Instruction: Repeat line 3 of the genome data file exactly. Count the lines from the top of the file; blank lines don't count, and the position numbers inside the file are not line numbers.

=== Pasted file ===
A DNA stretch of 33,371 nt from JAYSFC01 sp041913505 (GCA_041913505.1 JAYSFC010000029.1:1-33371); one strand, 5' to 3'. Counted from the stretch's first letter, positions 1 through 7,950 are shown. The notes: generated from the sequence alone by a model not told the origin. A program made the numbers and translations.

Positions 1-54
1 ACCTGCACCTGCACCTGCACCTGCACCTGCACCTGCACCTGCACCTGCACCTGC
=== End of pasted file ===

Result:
1 ACCTGCACCTGCACCTGCACCTGCACCTGCACCTGCACCTGCACCTGCACCTGC